Fans of the legendary English soccer team Liverpool FC display their support
Fans of professional sports are a derided bunch. Usually associated with belonging to the lowest common denominator intellectually and culturally, others have gone as far as to claim that they represent the most prevalent form of social conditioning present in our modern society.
An observer in first century Rome coined the phrase bread and circuses to describe how Romans of that era chose food and fun over freedom, thus giving up their civic duty in favour of decadence. To people like Noam Chomsky, little has changed. In Manufacturing Consent Chomsky explains the role of sports in social conditioning:
Take, say, sports — that’s another crucial example of the indoctrination system, in my view. For one thing because it — you know, it offers people something to pay attention to that’s of no importance. [audience laughs] That keeps them from worrying about — [applause] keeps them from worrying about things that matter to their lives that they might have some idea of doing something about. And in fact it’s striking to see the intelligence that’s used by ordinary people in [discussions of] sports [as opposed to political and social issues]. I mean, you listen to radio stations where people call in — they have the most exotic information [more laughter] and understanding about all kind of arcane issues. And the press undoubtedly does a lot with this.
You know, I remember in high school, already I was pretty old. I suddenly asked myself at one point, why do I care if my high school team wins the football game? [laughter] I mean, I don’t know anybody on the team, you know? [audience roars] I mean, they have nothing to do with me, I mean, why I am cheering for my team? It doesn’t mean any — it doesn’t make sense. But the point is, it does make sense: it’s a way of building up irrational attitudes of submission to authority, and group cohesion behind leadership elements — in fact, it’s training in irrational jingoism. That’s also a feature of competitive sports. I think if you look closely at these things, I think, typically, they do have functions, and that’s why energy is devoted to supporting them and creating a basis for them and advertisers are willing to pay for them and so on.
Is being a fan of professional sports all that bad? New research by economists and psychologists suggests that sports fandom actually has some benefits.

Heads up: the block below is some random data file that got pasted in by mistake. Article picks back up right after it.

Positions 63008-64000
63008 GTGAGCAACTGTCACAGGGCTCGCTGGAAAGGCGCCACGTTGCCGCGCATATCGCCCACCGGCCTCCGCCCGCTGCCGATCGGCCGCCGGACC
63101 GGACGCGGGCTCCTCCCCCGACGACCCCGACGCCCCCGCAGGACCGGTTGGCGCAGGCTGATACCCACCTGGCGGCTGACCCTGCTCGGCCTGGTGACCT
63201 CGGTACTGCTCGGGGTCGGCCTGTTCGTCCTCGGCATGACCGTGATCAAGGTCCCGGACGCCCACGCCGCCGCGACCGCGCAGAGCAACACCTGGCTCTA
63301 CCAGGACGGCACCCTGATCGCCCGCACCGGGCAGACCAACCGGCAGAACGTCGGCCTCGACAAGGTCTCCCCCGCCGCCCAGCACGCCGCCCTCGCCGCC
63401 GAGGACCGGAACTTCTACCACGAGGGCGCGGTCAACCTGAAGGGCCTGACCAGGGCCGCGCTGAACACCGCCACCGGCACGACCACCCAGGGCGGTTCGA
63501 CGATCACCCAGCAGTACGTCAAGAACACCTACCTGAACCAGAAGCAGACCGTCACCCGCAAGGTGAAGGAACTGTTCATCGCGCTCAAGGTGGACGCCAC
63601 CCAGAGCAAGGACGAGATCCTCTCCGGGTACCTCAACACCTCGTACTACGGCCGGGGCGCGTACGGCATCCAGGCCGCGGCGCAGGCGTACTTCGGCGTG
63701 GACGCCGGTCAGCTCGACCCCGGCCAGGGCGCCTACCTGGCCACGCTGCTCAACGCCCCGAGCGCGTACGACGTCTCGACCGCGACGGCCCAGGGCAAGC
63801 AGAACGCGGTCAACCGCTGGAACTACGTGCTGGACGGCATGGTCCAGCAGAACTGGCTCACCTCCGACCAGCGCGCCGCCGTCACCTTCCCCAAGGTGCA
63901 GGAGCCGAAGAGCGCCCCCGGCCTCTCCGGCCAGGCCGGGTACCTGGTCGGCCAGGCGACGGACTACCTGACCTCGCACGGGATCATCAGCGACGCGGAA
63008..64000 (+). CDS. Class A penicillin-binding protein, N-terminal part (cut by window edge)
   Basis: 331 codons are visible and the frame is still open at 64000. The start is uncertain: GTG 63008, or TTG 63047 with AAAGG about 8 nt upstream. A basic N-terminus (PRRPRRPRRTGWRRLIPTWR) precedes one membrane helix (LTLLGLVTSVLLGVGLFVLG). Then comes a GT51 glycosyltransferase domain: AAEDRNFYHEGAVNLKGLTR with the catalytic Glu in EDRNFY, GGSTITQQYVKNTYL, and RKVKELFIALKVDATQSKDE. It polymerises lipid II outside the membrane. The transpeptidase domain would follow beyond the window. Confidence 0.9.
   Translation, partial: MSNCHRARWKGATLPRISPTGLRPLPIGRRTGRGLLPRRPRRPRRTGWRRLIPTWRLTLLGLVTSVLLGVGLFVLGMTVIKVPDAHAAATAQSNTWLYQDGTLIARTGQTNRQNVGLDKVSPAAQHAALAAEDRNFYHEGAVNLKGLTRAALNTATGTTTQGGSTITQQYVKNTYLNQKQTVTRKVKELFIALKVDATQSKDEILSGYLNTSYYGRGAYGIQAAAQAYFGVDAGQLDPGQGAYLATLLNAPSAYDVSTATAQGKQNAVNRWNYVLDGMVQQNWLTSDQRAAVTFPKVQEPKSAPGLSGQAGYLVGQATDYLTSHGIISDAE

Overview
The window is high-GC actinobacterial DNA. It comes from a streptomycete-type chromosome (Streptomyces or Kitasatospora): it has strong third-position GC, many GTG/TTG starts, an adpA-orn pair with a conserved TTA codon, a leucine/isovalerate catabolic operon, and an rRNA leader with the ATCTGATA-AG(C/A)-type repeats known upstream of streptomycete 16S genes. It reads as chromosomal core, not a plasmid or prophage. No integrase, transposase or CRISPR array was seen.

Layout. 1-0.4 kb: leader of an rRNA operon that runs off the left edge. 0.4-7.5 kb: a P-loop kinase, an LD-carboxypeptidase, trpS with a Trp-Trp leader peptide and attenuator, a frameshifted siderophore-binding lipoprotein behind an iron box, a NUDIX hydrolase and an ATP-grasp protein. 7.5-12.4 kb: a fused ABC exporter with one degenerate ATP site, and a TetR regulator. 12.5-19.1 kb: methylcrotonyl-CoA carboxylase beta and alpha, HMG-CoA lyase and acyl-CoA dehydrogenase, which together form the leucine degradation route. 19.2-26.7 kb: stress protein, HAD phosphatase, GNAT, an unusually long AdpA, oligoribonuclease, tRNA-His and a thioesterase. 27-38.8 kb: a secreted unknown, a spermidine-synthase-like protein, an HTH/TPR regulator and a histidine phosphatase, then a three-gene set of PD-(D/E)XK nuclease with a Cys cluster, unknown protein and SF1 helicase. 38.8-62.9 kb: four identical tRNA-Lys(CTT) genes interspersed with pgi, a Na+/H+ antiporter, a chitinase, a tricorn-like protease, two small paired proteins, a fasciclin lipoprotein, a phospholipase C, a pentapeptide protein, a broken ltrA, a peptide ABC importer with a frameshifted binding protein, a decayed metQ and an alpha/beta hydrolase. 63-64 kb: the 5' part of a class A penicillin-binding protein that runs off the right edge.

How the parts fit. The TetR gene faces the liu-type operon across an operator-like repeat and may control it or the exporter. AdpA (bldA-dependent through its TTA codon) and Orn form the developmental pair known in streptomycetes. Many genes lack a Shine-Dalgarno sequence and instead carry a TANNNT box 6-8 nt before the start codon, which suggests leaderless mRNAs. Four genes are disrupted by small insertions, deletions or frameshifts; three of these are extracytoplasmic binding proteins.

The Boston Globe tells us how being a sports fan is not necessarily the bad thing it’s made out to be in The Secret Benefits of Fandom:
But a few scholars have started to suggest that there may indeed be another kind of benefit from big-time sports. There’s a catch, though: the team has to be good. In a forthcoming paper, economist Michael Davis and the psychologist Christian End say that having a winning NFL football team increases the incomes of the people who live and work in its hometown by as much as $120 a year. And while the study doesn’t identify exactly what causes the boost, the authors point to psychological literature suggesting that winning fans are at once harder workers and bigger spenders. In short, buoyed by the team’s success, we work longer hours, take bigger risks, and shop more avidly, all of which helps the local economy.
“This collective mass of people in a good mood, that is something that could really bolster the economy,” says End, an assistant professor of psychology at Xavier University.
The new work suggests that this kind of success on the field can shape a positive mind-set that affects the rest of our lives. Studies have shown, for example, that fans are not only happier when their team wins, they feel smarter, more athletic, luckier, and even more attractive. Other research shows that happy, self-confident people tend to be more successful – at work, in school, in any realm they’re competing in – suggesting how the successes and failures of our sports heroes become our own.